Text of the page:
justpaperskater and I exchange stories by giving each other a word which is the seed for the next correspondence. This is my response to her choice of “Asians.”
I was about 12 when I first visited a “Chinatown.” It was in Boston, and I remember being amazed that such a famous place would be so close to where we lived. When I learned that many major US cities had a Chinatown, my sense of wonder only increased.
Though the streets were dirty and shops covered in dust, I was captivated by the new sights and sounds. Street signs in Chinese, baskets of roots unprotected by plastic wrap or boxes, strangely colored cartons of unknown substances lining the walls – bamboo calendars and red tassels were banners declaring this shop as “an official Chinatown shop.”
I was reminded of other places I was fortunate to visit as a child: Peru, Mexico, the Bahamas – but this wasn’t a foreign country. This was about thirty minutes from my house. There was an invisible and seemlingly arbitrary wall separating “Chinatown” from “Boston.” Was this an official designation? Something that just happened?
I remember a fish tank with large, drab fish hovering in the murky water. I’d long been fascinated by aquaria, but this one had no colorful rocks or plants, and the fish were just… fish. There was nothing interesting about them, and no sign that I could discern explaining why they were there. I asked my folks why the tank was so dreary and they said “Because those fish are for food, not pets.” I stared at these doomed creatures, fascinated and horrified at the idea that you could pick out your own living thing, and then have someone kill and prepare it for you. (I’ve since experienced this up close in Japan.)
In the wall of a shop, I found a window that had a coin slot next to it. Inside the window was a live chicken (one of the first I’d ever seen) standing on a coarse metal screen suspended over a dropping-covered Chinese newspaper. An empty food bowl hung from the side, and I thought this seemed a very uncomfortable place for the chicken as there was no bedding. What was the coin slot for? I thought maybe it would cause food to fall into the bowl, so I reached into my pocket for a quarter but my mother stopped me before I could put it in.
“Don’t do that.”
“Why not? I want to feed the chicken.”
“That won’t feed the chicken, it will shock it with electricity.”
She pointed to the sign above the cage that I had seen but not processed. It said “Dancing Chicken.” There was no Chinese writing that I recall. (This clip from the Stephen King film Cat’s Eye illustrates the concept). A short conversation about the legality of such things ensued, but we quickly wandered away.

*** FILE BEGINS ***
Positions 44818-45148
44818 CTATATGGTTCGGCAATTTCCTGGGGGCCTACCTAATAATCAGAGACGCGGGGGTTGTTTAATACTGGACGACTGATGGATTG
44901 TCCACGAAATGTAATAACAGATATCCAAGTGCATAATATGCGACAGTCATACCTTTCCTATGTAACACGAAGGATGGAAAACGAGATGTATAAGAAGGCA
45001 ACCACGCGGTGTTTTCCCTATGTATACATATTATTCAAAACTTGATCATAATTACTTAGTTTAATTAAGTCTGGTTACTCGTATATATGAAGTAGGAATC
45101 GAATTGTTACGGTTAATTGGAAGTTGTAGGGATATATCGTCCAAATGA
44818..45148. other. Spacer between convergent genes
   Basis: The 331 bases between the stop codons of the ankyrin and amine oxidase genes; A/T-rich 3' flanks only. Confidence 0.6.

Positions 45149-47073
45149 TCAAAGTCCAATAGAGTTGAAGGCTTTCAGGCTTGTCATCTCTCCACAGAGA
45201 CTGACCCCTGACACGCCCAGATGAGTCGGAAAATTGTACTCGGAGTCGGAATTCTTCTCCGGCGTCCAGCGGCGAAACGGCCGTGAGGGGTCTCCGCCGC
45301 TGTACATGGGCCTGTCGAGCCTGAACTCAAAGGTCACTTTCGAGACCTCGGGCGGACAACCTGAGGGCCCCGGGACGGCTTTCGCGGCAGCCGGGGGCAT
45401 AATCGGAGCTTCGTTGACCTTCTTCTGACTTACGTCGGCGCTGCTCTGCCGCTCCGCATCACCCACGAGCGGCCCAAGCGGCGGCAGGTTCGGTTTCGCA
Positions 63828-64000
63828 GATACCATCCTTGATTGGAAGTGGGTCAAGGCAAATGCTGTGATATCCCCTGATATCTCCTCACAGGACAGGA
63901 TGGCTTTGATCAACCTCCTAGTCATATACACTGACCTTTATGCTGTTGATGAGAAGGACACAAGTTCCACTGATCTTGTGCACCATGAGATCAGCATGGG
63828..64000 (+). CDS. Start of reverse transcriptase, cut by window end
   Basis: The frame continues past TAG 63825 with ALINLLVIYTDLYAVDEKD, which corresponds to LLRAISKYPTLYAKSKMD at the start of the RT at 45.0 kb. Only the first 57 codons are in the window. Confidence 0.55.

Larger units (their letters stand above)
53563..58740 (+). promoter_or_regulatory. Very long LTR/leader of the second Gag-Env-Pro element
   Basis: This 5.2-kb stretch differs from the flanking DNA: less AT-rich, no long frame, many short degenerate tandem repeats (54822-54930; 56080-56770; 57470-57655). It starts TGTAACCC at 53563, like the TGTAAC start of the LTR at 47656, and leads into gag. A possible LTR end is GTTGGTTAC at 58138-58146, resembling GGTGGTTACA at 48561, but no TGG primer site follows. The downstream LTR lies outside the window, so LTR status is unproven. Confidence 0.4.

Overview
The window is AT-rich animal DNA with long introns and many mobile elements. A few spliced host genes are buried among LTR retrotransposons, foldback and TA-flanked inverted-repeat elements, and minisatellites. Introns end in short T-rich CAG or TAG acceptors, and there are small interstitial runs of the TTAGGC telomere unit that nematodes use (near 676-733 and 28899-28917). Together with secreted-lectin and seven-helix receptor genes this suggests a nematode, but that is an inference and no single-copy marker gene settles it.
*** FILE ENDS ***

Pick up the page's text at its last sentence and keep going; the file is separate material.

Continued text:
We passed a shop that had a hat in the window. I learned much later that it was called a dǒulì, which is the iconic hat that illustrators use to indicate “these are Chinese people!” It was made of leaves covering a bamboo frame, and for some reason I had to have it. We entered the shop and my parents asked the shop keeper about it, and she replied in perfect English, surprising me: “Let me get you a newer one from the back.”
She presented me with the same hat, only with fresh green leaves. But that wasn’t what I wanted. I wanted the faded, brown and somewhat mildewy hat in the window. My parents protested a bit, but I said that it seemed more “real” and they relented in the end.
I quickly put the hat on and was pleased with how comfortable it was. It was like wearing my own private roof, and I hoped it would rain so I could see how well it would work.
And then my parents asked me to take it off.
“But why? I like it.”
“Because people might think you’re making fun of them.”
This started a very complex chain of thought that persists today. Who could wear such a hat? Did you have to be Asian? Was there something I could do to show that I appreciated the ingenuity and usefulness of the hat and had no interest whatsoever in making fun of someone?
I took it off. When I got home, the dǒulì was no longer a hat – it was a wall decoration. I never wore it again.
This past week, I took my own kids– now 16 and 13 – to Chicago’s Chinatown. Many of the same sights and sounds were there, and the “feel” was very much reminiscent of Boston. I wanted to ask the shopkeepers about the golden cats with the grabbing paws and the large barrels of gingseng and dried herbs, but the incident with the hat still weighed heavy. Was I welcome there? Is it possible to browse the shops and ask questions without “making fun” of people?
Of course it is, but I think I will always be uneasy. And it’s a shame that I let this uneasiness interfere with my curiosity. I’m pretty sure that most shopkeepers would be happy to answer my questions and sell me things, and yet it’s very difficult for me to overcome the sense that I don’t belong and that I should tread lightly.
I took the kids to a noodle shop that served Vietnamese and Thai food. The food was delicious and the portions were enormous. I pointed out that we were in Chinatown and yet there was no “Chinese” food on the menu. Chinatown is America, not China or Thailand or Vietnam or even Asia. You cannot experience these places by visiting Chinatown, but you can explore issues of identity and culture. I’m still exploring mine.
- Chinese-American Museum of Chicago opens new exhibition (smearedtype.com)
- Chinatown Remixed 2012 [Photos] (blurasis.wordpress.com)
- Shark fin losing popularity in Chicago amid concerns (suntimes.com)